Will Ukraine Wind Up Making Territorial Concessions to Russia?
Foreign Affairs Asks the Experts
The deal struck between Iran and Germany, France, and the United Kingdom (EU-3) on November 15 is a welcome pause in an ominous build-up over Iran's efforts to develop the capability to make nuclear weapons. Iran's freeze on suspect nuclear activities is still tentative and the EU-3's incentives remain uncertain -- evidence that the parties are wary of one another and that further probing and brinksmanship are likely. The challenge now is to build a constructive relationship based on distrust. That goal cannot be accomplished, however, without first understanding the sources of the distrust and getting the United States involved, too.
The Europeans do not trust Iran's claims that it does not seek nuclear weapons and has stopped trying to get the capability to build them. Nor do they trust a U.S. administration guided by Vice-President Dick Cheney and Undersecretary of State John Bolton not to try to sabotage a negotiated settlement with the "evil" Iranian government. European leaders bristle at Washington's refusal to deal with the Iranians even though it has no realistic military plan to destroy Iran's nuclear infrastructure or change the government in Tehran. At the same time, the EU-3 realize that Tehran will not relinquish developing its nuclear capability if Washington does not assure it that forcible regime change is off the agenda.
Iran's leaders, for their part, do not trust one another any more than they do the Europeans or the Americans. Individuals and factions are jockeying for positions in the run-up to next year's presidential elections. Some favor Iran's integration into the mainstream global political economy; others, including the conservative trading groups linked to foundations run by religious leaders, fear economic openness and competition. Against this background, the nuclear issue has become the political soccer ball of Iranian politics. Moreover, worrying that the Europeans may not be able to deliver on their promises alone, Tehran will wait for Washington's explicit endorsement before implementing any agreement.
The Bush administration, finally, does not trust Iranian leaders to abandon their efforts to acquire nuclear weapons and believes that Tehran will continue to seek the bomb either by gaming the nonproliferation rules or by making one under the table. It also has little confidence in the resolve or capacity of the International Atomic Energy Agency (IAEA) to police Iranian nuclear activities vigorously. Nor does it have confidence in the Europeans' determination to prevent Iran from producing highly enriched uranium and separated plutonium. Cheney, Bolton, and other powerful U.S. players still believe in the revolutionary approach to nuclear counterproliferation they applied in Iraq. As I wrote in the March/April 2003 issue of Foreign Affairs, "these officials seek not to create an equitable global regime that actively devalues nuclear weapons and creates conditions for their eventual elimination, but rather to eradicate the bad guys or their weapons while leaving the 'good guys' free of nuclear constraints." This selective, moralistic, and militant posture exacerbates Iranian nationalism, insecurity, and defiance. It also undermines the cooperation that the United States needs to garner not only from the EU-3 but also the IAEA Board of Governors and the UN Security Council in order to isolate and pressure Iran.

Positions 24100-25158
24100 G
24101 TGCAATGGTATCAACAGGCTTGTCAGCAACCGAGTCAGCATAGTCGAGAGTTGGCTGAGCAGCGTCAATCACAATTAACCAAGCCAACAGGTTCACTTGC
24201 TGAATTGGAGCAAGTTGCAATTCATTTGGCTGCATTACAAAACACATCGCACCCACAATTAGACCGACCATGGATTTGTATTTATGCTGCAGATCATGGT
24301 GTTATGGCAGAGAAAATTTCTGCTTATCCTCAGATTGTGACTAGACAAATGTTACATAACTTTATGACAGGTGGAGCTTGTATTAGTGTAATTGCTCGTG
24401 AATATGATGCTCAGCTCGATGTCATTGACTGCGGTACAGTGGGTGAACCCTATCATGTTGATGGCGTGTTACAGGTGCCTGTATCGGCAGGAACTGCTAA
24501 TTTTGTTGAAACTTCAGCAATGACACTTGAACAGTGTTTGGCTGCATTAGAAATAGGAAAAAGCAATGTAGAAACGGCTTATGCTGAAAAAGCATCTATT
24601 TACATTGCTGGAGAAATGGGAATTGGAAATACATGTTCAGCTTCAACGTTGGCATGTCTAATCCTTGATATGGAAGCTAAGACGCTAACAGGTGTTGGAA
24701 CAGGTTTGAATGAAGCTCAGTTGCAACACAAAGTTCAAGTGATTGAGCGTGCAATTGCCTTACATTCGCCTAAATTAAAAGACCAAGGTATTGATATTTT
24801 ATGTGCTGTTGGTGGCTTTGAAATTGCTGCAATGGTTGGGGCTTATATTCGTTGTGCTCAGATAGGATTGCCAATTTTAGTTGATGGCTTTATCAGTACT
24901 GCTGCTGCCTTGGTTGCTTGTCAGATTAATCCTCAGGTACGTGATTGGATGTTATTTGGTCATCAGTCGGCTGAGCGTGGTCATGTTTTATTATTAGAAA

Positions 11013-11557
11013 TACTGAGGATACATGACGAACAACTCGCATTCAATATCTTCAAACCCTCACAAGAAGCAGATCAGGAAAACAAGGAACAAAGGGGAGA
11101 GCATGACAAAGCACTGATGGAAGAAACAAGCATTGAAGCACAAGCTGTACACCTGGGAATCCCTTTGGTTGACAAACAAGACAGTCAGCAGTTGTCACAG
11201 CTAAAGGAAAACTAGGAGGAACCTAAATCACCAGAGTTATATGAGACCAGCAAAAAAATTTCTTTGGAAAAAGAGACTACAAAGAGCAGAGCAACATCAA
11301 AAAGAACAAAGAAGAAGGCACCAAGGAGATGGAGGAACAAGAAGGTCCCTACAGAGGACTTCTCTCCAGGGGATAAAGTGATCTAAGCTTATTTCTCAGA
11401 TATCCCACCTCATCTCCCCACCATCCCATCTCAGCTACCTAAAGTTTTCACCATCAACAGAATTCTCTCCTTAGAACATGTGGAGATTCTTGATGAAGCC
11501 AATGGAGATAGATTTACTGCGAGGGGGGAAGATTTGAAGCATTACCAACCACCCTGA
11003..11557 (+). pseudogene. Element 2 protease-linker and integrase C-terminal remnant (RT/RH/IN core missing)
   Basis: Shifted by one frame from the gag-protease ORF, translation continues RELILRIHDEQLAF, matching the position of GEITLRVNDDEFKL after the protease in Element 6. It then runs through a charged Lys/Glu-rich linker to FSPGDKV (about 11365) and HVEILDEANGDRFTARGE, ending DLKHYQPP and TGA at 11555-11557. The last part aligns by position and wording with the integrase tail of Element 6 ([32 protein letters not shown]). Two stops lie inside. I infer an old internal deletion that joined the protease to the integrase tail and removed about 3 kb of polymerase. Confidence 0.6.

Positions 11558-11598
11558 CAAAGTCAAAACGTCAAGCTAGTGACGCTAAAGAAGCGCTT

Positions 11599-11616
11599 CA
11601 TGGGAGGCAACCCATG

The deal worked out between Iran and the EU-3 provides a framework for all actors to test each other and to structure arrangements that rely on actions rather than words. Negotiations over the details will take time, perhaps even years, and each player will be tempted to stall. Iran could threaten to end the voluntary suspension of its nuclear activities in order to test European resolve and U.S. commitment to the process. The Europeans, meanwhile, will worry that Tehran might try to pocket benefits today and then renege on its obligations tomorrow. Sequencing and timing the discussions properly will therefore be essential. Ironically, although the United States is not a party to the negotiations, it can determine their pace. If Washington explicitly backed the terms of the November 15 agreement and conveyed its willingness to deal with whoever leads the Iranian government, the whole process could be accelerated. Washington can do so, it is worth noting, even as it continues to express support for Iran's democratic reformers and participates in a broader regional dialogue on the future of Persian Gulf security.
The Naming and Shaming Strategy